I spent quite a lot of time and got to know a lot of people in eastern Kentucky when I was researching the book “Above Suspicion” in 1992, and again after the movie shoot in 2016 to do the revised edition published in 2017 by Open Road Media. I was acutely aware that outsiders have long exploited a hillbilly stereotype. The true story of “Above Suspicion” was set in Pikeville and the gnarly mountain environs stretching to the Tug River on the West Virginia border, where the legendary Hatfield McCoy feud played out from 1863 to around 1891, and was the unfortunate inspiration for generations of cultural derision based on glib and long-lived media stereotypes of those fightin,’, drinkin,’ confounding hillbillies.

In researching the book, I worked to understand the complex cultural realities of an isolated, stubbornly independent eastern Kentucky folk’s historical struggles to negotiate exploitation by those rapacious outside interests. Meanwhile, for a month before the movie began shooting in the old eastern Kentucky coal-mine town of Harlan, Kentucky, the director Phillip Noyce and a location scout drove those twisting mountain roads, stopping to talk to people and take in the settings – because Noyce firmly  insisted on getting “place” right in his movie.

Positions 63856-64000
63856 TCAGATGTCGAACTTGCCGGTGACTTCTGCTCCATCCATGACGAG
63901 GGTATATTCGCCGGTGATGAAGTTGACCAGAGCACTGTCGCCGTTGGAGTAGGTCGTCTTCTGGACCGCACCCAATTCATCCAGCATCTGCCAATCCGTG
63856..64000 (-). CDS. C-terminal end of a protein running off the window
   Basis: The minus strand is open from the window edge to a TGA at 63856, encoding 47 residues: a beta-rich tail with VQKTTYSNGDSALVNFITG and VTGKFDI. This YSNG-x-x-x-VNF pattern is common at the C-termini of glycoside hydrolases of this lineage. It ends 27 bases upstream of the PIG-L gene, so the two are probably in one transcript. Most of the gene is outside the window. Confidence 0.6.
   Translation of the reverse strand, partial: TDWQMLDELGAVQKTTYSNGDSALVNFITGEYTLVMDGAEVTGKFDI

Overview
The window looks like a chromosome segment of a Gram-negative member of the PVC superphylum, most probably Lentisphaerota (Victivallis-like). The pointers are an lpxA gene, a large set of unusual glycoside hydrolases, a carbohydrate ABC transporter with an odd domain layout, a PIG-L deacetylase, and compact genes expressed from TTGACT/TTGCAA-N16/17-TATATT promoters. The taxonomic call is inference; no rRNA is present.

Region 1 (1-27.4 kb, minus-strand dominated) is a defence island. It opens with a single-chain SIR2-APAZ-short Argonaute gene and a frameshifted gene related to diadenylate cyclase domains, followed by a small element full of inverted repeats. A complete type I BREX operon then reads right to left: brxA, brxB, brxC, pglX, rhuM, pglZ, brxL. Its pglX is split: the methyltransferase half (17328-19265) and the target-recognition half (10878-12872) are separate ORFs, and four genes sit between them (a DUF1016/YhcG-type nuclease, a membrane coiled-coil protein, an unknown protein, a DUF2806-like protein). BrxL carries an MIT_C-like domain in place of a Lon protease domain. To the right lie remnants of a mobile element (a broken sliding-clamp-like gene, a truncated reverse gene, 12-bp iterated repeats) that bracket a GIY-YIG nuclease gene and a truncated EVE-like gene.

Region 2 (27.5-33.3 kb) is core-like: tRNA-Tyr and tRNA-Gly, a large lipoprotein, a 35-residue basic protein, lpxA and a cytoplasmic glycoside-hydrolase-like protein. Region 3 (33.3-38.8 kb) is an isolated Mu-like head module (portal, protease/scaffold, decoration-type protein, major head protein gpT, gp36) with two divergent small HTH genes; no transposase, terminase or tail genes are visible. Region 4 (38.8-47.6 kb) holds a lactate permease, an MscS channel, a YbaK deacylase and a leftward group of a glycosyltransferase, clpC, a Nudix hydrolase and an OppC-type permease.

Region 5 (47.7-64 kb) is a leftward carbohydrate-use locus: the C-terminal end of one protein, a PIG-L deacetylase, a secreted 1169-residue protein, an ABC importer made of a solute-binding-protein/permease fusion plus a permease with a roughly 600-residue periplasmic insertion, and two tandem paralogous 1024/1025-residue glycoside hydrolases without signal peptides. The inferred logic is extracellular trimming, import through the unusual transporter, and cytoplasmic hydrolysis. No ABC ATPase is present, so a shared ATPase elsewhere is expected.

On location during the shoot, Emilia Clarke told me that she’d read the book several times, and I know she also plowed through dozens of pages of transcripts and my research notes in her determination to understand the sad dead girl she was playing. Jack Huston also dug into his part as a rookie FBI agent, and Jim Huggins, a smart retired FBI supervisor from Kentucky who had led an FBI team that finally finished up the actual case in 1990, worked closely with an eager Huston on realistically interpreting his part.

So let’s say this movie was made with care. There was nothing cheap or tawdry about its making.